An Assessment of the Turkish Defence Industry

Turkey has achieved a remarkable expansion in the defence sector in the past 20 years. The tangible results of this achievement are platforms such as drones, helicopters, armoured vehicles, and warships. These products incorporate significant psychological and political values, besides industrial and technological aspects. Developments in defence industry are also perceived by the society as becoming self-sufficient thereby having overcome the effects of embargoes and sanctions of the past, as well as a manifestation of Turkey as a technologically advanced country.

Today the Turkish defence industry, its achievements, projects, and activities are constant and popular topics in local media. Also, the performance and impact of Turkish defence products in conflicts and operations in places such as Syria, Libya and Nagorno Karabakh are frequently discussed in academic circles and media, and not surprisingly exploited by politicians.

The Turkish defence industry indeed is blooming, with revenues of approx. $11 billion and seven companies listed in the Top 100 defence contractors of the world. In order to assess the current status and achievements of the sector, we should first have a brief overview of its historical background.

Historical Background

The progress of the sector since the foundation of the Republic in 1923 can be divided into six phases:

1. 1923-1947: First steps: The new Republic which was built upon the ashes of the Ottoman Empire immediately started a construction effort for economy and industry. Several factories for aircraft production, naval shipyard and ammunition workshops were established.

2. 1947-1964: Adhesion to NATO and start of transformation: Turkey placed herself with the Western world after World War 2 and relations with the United States rapidly developed. After Turkey’s commitment to United Nations forces in Korean War, the country was accepted into NATO. Large quantities of American weapons and equipment poured in and the organization, training and inventory of the Turkish Armed Forces were transformed in line with the Alliance.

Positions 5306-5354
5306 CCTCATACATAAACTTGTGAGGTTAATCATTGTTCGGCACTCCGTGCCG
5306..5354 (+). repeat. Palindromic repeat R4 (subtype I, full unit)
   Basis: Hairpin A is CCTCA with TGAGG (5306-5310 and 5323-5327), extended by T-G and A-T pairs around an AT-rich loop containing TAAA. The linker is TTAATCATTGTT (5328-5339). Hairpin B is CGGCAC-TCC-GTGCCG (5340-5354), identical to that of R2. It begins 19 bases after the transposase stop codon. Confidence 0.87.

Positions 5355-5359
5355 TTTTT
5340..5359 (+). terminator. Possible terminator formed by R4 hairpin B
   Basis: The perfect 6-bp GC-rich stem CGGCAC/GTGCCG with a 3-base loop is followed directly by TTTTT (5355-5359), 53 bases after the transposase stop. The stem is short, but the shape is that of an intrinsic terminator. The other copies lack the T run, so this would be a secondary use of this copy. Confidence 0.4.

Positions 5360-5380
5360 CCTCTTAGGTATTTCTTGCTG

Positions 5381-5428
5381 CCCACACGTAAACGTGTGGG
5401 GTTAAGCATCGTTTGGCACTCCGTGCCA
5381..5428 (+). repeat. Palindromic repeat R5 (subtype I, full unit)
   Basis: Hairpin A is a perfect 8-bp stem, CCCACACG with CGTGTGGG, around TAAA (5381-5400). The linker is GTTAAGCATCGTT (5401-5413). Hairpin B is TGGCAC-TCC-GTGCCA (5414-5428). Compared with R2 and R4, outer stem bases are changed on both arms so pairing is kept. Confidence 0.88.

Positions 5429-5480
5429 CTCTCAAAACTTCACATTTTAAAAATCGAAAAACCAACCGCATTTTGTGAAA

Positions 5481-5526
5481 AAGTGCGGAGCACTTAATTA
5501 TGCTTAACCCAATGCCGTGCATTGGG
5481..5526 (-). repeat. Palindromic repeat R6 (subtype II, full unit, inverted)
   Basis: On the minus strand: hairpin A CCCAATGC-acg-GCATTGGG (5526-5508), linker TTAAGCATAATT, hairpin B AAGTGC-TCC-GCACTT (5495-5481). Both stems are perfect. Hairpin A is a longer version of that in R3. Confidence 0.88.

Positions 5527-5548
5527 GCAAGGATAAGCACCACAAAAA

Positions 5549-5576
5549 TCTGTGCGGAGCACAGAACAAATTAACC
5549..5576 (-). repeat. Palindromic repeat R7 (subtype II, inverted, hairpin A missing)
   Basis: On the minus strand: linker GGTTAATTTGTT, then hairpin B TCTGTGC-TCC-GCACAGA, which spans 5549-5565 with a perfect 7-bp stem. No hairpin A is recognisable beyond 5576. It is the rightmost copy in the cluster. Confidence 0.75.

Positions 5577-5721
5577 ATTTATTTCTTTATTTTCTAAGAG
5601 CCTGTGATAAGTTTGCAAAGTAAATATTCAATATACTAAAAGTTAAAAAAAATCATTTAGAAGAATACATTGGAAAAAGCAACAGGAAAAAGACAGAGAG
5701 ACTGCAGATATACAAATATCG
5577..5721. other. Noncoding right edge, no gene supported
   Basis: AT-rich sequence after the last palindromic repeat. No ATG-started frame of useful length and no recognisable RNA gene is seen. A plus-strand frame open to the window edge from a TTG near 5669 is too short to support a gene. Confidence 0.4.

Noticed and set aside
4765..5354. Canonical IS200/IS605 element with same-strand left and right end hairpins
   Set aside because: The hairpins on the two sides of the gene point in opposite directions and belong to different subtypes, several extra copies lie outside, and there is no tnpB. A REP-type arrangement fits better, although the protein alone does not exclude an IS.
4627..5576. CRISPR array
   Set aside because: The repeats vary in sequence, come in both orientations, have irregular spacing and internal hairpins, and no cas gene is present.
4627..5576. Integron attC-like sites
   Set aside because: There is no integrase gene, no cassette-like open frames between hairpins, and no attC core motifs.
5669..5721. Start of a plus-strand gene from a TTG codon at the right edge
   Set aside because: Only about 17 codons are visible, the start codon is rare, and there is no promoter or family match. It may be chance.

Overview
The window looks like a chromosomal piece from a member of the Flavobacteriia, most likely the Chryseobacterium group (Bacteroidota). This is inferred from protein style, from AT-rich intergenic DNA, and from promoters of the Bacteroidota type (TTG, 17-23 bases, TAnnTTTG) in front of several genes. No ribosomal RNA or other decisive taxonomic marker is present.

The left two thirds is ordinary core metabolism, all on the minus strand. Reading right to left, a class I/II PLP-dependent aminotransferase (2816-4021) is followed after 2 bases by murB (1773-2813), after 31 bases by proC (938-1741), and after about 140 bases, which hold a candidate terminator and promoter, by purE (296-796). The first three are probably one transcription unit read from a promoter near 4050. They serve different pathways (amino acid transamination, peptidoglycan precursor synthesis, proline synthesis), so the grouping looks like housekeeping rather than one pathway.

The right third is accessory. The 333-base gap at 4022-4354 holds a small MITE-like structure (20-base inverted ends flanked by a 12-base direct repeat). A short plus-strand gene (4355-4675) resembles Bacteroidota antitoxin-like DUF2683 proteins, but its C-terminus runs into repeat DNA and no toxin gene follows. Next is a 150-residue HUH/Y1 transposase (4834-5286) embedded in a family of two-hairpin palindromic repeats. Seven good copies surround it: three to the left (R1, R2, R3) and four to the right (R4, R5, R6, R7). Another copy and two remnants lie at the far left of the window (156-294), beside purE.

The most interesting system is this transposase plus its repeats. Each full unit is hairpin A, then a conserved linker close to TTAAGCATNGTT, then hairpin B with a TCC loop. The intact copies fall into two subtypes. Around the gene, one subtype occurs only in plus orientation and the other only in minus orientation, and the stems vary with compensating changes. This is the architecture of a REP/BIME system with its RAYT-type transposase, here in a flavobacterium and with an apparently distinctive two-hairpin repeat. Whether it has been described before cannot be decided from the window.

3. 1964-1985: Johnson’s letter, U.S. arms embargo and paradigm shift: When Turkey attempted to intervene in the crisis in Cyprus in 1964, U.S. President Lyndon Johnson sent a warning letter to his Turkish counterpart Ismet Inonu, reminding the 1947 agreement between the two countries. According to the agreement, Turkey was not allowed to use Americansupplied weapons in an operation that was not approved by Washington. The letter, its contents and style created fury in the Turkish population, and it acted as a reminder of the importance of achieving self-sufficiency in the arms industry. Following Turkey’s military intervention in Cyprus in 1974, the United States imposed an arms embargo in 1975 which quickly damaged Turkish Armed Forces’ capabilities. As a result, Turkey established several national defence industry companies, with the ultimate aim of achieving self-sufficiency.

4. 1985-2004: New start, establishment of a Undersecretariat for Defence Industries: To coordinate activities in defence procurement and the establishment of a national defence industry, a new entity was founded in 1985, the Undersecretariat for Defence Industries (Savunma Sanayii Mustesarligi – SSM). SSM was tasked with preparing industrial plans and coordination and execution of projects for defence industry. It was in this period that Turkey initiated several defence projects with local involvement such as F-16 fighter aircraft, AIFV armoured vehicles, frigates, communication equipment, etc. Until early 2000s local content was increased, and Turkish defence industry quickly developed its capacity and human capital.

5. 2004-2016: Expansion: The year 2004 marked a milestone for the national defence industry. A number of license production or off-the-shelf procurement programs were cancelled and projects through local or co-development were started. National defence companies received an increasing number of contracts. Several high-profile projects such as the MilGem corvette, Altay main battle tank, T129 Atak attack helicopter, and Anka drone programs are products of this period. Under the SSM’s supervision, Turkish Armed Forces Foundation companies such as ASELSAN, TAI, ROKETSAN have become powerhouses of this initiative. This period can be defined as “horizontal expansion”, in terms of number and scope of projects.

6. 2016-today: Reorganization and pushing limits: After the July 15th coup attempt, Turkey has undergone a large scale reorganization in government institutions, bureaucracy and the public sector. The defence sector was no exception and within the reorganization of the state, SSM was put under direct control of the Presidency, changing name to SSB (Savunma Sanayii Baskanligi – Presidency of Defence Industries). It was also during this period that most of the projects started in early 2000s have reached maturity, i.e. completing development phases and switching to serial production and deliveries. This period stimulated a “vertical expansion” of the sector, with the focus being shifted to increasing capabilities in subsystem, component and technology topics through SME’s, R&D and test centers. This period also saw increasing and effective use of locally developed systems and platforms such as drones, electronic warfare equipment and precision guided weapons in operations and conflicts such as those in Syria, Libya and Nagorno Karabakh.

The current status